Quarry operators and contractors, and machine manufacturers, are constantly looking at ways of making machines even more efficient. Patrick Smith reports.
All the major manufacturers are now seeing their machines doing more work with less fuel, and are also developing hybrid and dual fuel equipment that it is claimed can offer even more savings.
“Even though magazines are full of articles talking about multiple propulsion systems as if they were the latest invention, they most plainly are not: the idea is as old as the engine itself,” says Volvo Construction Equipment. “But with potentially significant fuel savings and improved performance on offer, what hybrid technology plainly now is, is popular. Very popular.
Volvo says it has focused much of its research efforts on parallel systems, which connect both the electric motor and the diesel engine to the mechanical transmission, so that they work together to operate the vehicle. The company says a key component is the I-SAM (or Integrated Starter, Alternator Motor), which is basically a powerful starter motor with enough strength to propel even heavy construction vehicles from stand-still up to a good speed for the diesel engine to take over.
“The biggest fuel savings from diesel-electric hybrids in the construction industry are likely to come from those machines where there are frequent starts and stops. This is because the diesel engine will be dormant for much of the time. Machines such as wheeled loaders will see big fuel savings. But all construction machinery should see benefits from this technology,” says Volvo.
Meanwhile, Bullet Train (Shinkansen) technology was used in one of the highlights of the Hitachi Construction Machinery (Europe) exhibit at INTERMAT, the company’s first mass production hybrid wheeled loader being produced by Hitachi Construction Machinery (HCM).
The new ZW220HYB-5 hybrid, designed and constructed at HCM’s wheeled loader factory at Ryugasaki, Japan, is part of HCM’s quest to manufacture an eco-friendly product that will use significantly less fuel than it did in 2010. This is in response to the world’s focus on protecting the environment and as a result of increasingly strict emission regulations.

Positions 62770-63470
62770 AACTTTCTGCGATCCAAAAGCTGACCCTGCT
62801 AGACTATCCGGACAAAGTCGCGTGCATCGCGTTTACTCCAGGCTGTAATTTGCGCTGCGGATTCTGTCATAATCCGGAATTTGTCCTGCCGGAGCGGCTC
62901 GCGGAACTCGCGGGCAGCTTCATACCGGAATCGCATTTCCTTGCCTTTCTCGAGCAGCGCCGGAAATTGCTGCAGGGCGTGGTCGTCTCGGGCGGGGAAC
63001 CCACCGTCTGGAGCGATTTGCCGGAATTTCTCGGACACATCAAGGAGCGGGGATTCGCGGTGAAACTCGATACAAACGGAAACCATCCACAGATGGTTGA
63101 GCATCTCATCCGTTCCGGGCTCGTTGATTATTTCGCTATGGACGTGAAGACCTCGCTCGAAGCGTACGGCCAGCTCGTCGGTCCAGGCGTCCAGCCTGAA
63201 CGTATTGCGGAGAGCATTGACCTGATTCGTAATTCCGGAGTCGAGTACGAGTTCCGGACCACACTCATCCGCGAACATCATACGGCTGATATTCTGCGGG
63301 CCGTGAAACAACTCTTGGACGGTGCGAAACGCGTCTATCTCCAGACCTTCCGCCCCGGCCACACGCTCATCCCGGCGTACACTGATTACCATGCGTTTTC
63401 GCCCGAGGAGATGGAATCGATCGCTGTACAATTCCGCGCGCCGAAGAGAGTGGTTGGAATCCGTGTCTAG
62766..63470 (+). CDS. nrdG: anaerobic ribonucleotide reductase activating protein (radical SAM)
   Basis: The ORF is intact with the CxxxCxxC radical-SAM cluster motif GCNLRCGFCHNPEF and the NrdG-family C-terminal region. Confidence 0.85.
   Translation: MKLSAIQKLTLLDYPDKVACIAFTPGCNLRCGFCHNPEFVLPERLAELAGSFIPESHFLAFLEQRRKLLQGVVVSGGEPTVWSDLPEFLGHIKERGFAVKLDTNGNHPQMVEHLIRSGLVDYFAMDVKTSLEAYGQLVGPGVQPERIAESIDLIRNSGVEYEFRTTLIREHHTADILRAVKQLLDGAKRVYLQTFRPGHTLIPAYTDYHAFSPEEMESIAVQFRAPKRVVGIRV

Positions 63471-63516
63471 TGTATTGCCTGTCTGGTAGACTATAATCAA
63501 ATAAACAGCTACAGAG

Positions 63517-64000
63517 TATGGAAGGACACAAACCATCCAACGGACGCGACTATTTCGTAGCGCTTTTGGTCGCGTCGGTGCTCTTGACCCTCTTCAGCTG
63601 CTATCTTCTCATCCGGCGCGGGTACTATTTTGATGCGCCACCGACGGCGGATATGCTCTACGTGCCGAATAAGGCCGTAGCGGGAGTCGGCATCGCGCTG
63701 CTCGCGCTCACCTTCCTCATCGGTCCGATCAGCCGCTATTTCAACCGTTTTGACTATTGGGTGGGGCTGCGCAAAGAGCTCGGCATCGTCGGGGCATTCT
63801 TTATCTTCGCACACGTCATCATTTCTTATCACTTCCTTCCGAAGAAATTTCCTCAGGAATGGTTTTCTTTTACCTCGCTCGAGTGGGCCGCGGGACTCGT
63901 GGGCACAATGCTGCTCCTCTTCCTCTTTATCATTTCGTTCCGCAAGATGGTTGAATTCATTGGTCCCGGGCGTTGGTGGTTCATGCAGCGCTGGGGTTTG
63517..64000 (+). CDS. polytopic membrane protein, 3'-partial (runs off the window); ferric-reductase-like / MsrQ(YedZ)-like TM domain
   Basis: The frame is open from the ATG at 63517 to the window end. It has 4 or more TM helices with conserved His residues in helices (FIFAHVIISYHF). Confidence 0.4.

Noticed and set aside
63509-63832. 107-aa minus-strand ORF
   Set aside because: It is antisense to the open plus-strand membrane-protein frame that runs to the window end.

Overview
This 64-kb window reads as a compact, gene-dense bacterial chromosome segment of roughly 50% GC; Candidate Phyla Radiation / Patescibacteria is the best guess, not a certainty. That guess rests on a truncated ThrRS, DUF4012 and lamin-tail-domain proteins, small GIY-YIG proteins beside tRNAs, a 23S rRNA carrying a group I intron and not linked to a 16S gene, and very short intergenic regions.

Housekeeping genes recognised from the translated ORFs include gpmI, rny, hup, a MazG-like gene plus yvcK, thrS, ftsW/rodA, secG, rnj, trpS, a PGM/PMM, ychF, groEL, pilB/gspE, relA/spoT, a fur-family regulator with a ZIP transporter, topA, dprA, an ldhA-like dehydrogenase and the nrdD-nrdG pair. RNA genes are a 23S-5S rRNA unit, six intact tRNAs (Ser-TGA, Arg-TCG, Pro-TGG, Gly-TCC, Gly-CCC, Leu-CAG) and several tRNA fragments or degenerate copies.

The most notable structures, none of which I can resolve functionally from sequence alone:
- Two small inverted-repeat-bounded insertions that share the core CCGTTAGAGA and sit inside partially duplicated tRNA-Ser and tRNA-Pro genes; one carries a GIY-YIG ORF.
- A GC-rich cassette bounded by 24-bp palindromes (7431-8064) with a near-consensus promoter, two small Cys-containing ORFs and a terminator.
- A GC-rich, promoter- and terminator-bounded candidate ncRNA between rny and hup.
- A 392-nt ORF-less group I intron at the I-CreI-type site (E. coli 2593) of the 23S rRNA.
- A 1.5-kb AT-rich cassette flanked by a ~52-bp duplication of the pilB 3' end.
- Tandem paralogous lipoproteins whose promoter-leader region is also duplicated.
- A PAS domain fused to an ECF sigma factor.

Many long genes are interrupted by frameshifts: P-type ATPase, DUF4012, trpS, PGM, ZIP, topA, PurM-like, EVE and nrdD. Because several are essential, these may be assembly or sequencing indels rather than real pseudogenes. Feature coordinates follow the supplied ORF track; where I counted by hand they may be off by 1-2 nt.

The ZW220HYB-5, initially being introduced in Japan, incorporates 100% proven Hitachi group technology from the Shinkansen and EH-series dump trucks, specially developed for the hybrid wheeled loader.
The ZW220HYB-5’s four-cylinder engine powers a generator, which produces energy to drive two electric travel motors. When the machine is rolling or braking, it continues to store electricity in a capacitor. Under acceleration, it uses energy by the generator and the capacitor, and so less revs are required when it reaches normal travel speed.
The control units are the key to the electrical power process and engine operation. For example, when lifting and loading automatically the engine rpms increase in regards of the load, and there is no need to use the accelerator pedal.
HCM says there are four main benefits of the hybrid system: reduced fuel consumption; enhanced reliability and safety; less noise; and easy operation. It is claimed that the ZW220HYB-5’s hybrid system will improve fuel efficiency by up to 26% compared to the previous conventional ZW220 wheeled loader.
The lifetime cost of the hybrid wheeled loader is also reduced, requiring less maintenance for the generator, travel motors and service brakes. Safety has been enhanced by the auto-braking system that enables the machine to travel downhill at a constant speed.
The loader has been tested extensively by HCM’s customers at quarrying and waste handling sites in Japan, and the feedback has been “extremely positive.” Caterpillar’s new 336F L/LN XE hybrid excavator, replacing the 336E L/LN H hybrid, features a Cat C9.3 ACERT engine that meets EU Stage IV emissions standards and an integrated design that conserves fuel, optimises performance, and captures and reuses energy.